Day 15 – Berlin to Prague
Berlin has been amazing. We’ve done so much, yet there’s still so much to do! The town has commemorated everything that happened here in a really nice way and aims to tell its story to as many people as possible. On our way out we decided to visit the Gleis 17 memorial in Grunewald. This is the station where 50,000 Jews were sent from Berlin to various different concentration camps from October 1941 to March 1945. It’s a simplistic memorial which simply lists all of the trains that left the station around the platform edge. It details the date, how many Jews were on the train and where it went. I felt it was very symbolic thing to do as we left Berlin.
Day 16 – Prague
In the morning we headed into Prague on our own little ferry boat across the river.
Our first stop was the National Memorial to the Heroes of the Heydritch Terror. It told the story of the Assasination of Heyritch, one of the high commanders under Hitler. A group of Czech soldiers fled to the UK where they were trained in Glasgow. They then flew back to Prague to carry out their mission. Heydritch at this point had created so much terror across Prague, earning himself the title ‘Butcher of Prague’, and felt he was so untouchable that he was driving around in a car with the roof down. On the 28th of May 1943, the two paratroopers who were carrying out the assasination were waiting for Heydritch and when he reached the correct spot, the gun stalled. Instead of accelerating, the driver broke, allowing the second paratrooper to throw a bomb. This missed it’s target but created enough damage that Heydritch died in hospital on the 2nd of June 1943. The Nazi’s then created a nation wide hunt for the murderers. They had no leads, but in an attempt to take back control they rounded up large groups of people and destroyed two whole villages just outside of Prague. One of the group of the paratroopers then panicked and became an informant of the Nazi’s. He told them the names of all of the other paratroopers, including singling out the two that had carried out the assasination. He also told them all of the names of the families that had helped and allowed the group to stay in their houses in between them arriving back in Prague and the assasination. The Nazi’s then rounded up all of the families, children included, tortured them to find the paratroopers current location and then murdered all of them. The paratroopers at this point were hiding in the Crypt of the Orthodox Church. The Nazi’s surrounded the entire area, opened fire and poured in tear gas. The paratroopers put up a good fight but all of them were killed or committed suicide in an attempt to not be caught. The informant was on hand to identify all of the bodies. In total the Nazi’s murdered about 5,000 people to put others off of assasinating other members of their party. The museum is underneath the Orthodox Church and you can go into the Crypt where the paratroopers were staying. It’s a very informative little museum about an amazing attempt to act out against the Nazi’s.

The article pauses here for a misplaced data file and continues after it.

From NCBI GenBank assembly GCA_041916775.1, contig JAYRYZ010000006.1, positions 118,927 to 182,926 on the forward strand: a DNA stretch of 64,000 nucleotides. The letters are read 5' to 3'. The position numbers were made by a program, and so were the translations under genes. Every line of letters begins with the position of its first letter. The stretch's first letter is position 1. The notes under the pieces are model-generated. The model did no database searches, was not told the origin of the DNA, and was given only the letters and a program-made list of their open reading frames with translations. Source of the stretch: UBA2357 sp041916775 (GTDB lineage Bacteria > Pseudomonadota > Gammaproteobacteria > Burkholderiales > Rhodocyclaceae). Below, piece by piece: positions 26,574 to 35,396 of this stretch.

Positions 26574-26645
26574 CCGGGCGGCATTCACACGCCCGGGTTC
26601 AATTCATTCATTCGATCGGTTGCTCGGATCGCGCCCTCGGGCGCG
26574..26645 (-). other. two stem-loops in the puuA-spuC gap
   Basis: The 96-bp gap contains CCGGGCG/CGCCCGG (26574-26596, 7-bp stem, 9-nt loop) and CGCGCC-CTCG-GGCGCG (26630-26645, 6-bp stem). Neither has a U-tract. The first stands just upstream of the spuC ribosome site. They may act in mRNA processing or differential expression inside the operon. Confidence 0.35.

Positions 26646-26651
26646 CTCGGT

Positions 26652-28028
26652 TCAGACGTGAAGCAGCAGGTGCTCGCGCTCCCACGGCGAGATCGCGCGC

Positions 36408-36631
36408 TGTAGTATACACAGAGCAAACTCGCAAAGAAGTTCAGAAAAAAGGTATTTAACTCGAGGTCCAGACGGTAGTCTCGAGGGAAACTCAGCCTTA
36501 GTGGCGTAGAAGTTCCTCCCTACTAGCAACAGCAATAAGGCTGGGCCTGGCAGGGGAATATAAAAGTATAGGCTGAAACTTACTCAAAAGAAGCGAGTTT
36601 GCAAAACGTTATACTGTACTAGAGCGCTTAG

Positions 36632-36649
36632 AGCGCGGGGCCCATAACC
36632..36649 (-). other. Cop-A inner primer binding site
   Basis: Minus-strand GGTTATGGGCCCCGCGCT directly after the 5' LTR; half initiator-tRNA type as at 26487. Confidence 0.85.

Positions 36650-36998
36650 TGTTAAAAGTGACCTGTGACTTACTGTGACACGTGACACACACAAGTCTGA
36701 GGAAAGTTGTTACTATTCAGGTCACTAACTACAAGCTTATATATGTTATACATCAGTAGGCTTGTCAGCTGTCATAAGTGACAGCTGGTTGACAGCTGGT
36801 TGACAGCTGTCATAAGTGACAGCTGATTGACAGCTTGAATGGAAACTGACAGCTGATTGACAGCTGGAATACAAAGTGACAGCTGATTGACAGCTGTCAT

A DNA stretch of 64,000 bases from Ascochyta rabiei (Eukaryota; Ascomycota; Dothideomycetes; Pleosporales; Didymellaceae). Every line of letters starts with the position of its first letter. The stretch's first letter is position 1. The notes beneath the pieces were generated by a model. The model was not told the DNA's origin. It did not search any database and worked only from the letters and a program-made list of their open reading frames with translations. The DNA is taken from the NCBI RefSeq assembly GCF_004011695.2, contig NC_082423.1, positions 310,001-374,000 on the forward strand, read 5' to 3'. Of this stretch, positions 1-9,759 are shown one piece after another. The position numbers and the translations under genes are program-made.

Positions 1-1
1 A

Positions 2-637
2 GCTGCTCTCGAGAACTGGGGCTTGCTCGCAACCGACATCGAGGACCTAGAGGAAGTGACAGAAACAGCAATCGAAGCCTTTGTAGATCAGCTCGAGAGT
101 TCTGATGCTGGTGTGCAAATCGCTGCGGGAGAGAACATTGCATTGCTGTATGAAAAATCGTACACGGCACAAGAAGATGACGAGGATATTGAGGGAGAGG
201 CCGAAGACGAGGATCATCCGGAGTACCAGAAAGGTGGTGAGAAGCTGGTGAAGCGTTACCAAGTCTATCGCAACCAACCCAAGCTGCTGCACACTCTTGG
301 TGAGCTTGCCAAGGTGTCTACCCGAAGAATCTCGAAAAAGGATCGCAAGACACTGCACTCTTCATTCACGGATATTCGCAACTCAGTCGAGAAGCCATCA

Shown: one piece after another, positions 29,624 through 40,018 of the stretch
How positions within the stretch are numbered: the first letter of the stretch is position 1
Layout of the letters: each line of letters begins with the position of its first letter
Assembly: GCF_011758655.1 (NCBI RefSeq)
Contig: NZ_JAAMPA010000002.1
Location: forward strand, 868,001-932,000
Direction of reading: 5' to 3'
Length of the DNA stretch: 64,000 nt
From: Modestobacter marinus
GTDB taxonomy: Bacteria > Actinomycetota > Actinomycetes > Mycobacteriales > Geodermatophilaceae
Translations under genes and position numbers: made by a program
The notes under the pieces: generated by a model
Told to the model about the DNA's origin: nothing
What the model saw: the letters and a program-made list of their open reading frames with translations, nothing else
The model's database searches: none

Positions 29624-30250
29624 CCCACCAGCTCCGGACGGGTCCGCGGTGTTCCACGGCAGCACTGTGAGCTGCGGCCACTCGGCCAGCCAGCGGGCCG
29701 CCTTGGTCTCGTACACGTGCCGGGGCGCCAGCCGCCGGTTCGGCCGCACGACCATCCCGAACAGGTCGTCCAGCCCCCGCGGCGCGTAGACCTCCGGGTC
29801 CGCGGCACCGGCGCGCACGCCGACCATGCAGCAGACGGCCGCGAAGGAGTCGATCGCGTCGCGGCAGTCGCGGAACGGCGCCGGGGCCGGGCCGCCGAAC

We then wandered up to the main square. The whole of the centre of Prague is very pretty and all of the buildings are very old. Despite it being 34 degrees when we had left the van, the weather, as you can see from the pictures, had suddenly decided to become a little gloomy. Part of our to do list was to head up the clock tower to admire the view. What I wasn’t quite planning on was how unsafe I would feel to begin with up there. Heights I’m fine with, but the top level on this was at a slant leaning you forward to the ground below. After getting over the slight tilt, I looked at the view and it was definitely worth going up for. It was also much safer climbing the tower than some of the others that we’ve been up.
On our way home to beat the incoming storm it would have been rude not to stop and pick up a trdelnik, which is basically a sweet pastry covered in nuts and sugar! We managed to find a little shop that even puts stuff inside it. Jack had ice cream and I strawberries and cream. Yum!